Exploring volunteering in a food bank and psychological wellbeing
Armour, Simon; Barton, Gil (2019)

In the context of UK austerity policies, asset-based approaches to health offer an attractive proposition to policy makers, promising to reduce demand while improving psychological wellbeing. However, critics suggest that they may inadvertently contribute to increasing health inequalities
by implicitly endorsing neoliberal discourses, extolling independence and ascribing individual blame for poverty, while denigrating state welfare support. Food banks, as voluntary sector welfare providers, as places of ambiguous and contested meanings, present a salient setting in which to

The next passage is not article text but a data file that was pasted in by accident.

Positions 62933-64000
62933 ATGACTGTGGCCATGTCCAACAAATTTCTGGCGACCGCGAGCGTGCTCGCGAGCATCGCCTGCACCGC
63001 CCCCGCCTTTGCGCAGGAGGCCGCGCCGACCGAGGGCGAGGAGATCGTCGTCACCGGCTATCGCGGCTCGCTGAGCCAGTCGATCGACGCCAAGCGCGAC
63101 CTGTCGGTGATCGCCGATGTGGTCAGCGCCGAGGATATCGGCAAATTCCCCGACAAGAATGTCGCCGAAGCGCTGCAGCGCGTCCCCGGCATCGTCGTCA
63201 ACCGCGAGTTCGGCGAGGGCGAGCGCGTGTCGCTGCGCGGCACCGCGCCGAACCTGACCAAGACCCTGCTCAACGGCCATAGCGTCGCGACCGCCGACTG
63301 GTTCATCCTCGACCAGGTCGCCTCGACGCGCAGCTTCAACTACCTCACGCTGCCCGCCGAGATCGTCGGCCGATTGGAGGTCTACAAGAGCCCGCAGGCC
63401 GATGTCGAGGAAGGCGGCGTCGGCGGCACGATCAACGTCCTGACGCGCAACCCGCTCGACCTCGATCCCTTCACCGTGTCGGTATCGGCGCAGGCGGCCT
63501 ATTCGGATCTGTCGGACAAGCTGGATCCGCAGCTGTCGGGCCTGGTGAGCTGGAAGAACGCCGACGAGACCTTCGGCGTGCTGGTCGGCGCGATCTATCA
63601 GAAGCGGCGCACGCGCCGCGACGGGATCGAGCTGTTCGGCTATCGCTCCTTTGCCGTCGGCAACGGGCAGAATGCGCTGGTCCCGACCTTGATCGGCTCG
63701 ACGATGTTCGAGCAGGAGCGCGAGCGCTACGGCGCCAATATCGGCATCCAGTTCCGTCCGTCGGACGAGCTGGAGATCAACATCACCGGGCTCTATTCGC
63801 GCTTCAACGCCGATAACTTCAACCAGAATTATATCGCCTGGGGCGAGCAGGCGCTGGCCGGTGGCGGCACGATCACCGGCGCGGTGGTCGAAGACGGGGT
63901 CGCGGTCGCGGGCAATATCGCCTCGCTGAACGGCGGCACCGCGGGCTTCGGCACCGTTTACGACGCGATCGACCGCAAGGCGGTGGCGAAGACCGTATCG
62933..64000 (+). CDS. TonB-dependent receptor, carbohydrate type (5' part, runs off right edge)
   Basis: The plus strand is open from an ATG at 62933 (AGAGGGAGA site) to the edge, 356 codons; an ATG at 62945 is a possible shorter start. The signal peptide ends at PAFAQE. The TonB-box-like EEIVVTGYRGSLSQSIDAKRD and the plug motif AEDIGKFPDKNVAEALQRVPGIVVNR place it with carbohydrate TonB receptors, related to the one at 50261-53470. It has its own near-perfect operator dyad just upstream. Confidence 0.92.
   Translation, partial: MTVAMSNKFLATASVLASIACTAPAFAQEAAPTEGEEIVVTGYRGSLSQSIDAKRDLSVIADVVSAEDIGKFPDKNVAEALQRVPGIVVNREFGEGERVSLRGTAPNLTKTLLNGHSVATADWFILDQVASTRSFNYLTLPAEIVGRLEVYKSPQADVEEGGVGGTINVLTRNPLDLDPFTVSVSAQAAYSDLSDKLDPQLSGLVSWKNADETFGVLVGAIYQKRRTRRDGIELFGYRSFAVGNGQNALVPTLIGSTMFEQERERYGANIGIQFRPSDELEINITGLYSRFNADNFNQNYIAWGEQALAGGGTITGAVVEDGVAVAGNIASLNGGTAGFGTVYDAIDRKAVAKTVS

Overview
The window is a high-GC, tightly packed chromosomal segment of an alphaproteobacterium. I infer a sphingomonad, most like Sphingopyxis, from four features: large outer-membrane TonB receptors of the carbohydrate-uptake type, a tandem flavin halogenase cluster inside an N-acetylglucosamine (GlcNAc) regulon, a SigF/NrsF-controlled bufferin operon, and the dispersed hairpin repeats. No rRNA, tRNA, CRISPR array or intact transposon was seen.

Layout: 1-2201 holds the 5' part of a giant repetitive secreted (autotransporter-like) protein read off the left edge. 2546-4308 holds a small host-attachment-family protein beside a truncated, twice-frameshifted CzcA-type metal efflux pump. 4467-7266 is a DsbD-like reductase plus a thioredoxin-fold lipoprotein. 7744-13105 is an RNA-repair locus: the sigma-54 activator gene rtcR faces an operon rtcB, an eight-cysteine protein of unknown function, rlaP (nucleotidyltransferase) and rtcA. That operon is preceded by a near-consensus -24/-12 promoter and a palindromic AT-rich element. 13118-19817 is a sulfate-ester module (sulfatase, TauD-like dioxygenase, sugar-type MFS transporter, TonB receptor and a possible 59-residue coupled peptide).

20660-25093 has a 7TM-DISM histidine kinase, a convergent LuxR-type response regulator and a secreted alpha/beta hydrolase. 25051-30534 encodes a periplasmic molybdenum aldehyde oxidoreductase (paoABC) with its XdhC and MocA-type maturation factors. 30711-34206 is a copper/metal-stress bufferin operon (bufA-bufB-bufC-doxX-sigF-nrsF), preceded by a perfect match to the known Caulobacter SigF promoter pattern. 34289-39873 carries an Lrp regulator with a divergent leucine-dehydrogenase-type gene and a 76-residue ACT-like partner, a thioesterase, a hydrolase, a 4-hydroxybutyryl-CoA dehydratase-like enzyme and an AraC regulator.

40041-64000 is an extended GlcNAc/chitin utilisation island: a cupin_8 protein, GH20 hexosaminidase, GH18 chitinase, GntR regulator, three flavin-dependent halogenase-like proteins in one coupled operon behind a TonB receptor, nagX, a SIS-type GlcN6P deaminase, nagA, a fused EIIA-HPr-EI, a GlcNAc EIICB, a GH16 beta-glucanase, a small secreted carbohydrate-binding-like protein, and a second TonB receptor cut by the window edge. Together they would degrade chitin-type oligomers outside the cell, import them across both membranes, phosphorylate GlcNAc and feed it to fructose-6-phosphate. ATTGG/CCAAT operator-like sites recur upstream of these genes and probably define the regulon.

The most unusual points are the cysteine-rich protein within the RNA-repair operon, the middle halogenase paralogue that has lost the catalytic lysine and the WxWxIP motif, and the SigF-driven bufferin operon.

explore how experiences of volunteering may affect psychological wellbeing. This article provides deep insight into the experiences of four women with direct experience of the welfare system, highlighting the value of social justice-oriented narratives, as well as shared purpose and social
connection, in relation to their psychological wellbeing. It highlights the significance of the ethos of such settings, with implications for public health policy, voluntary organisations and those resisting neoliberal policies and discourses.

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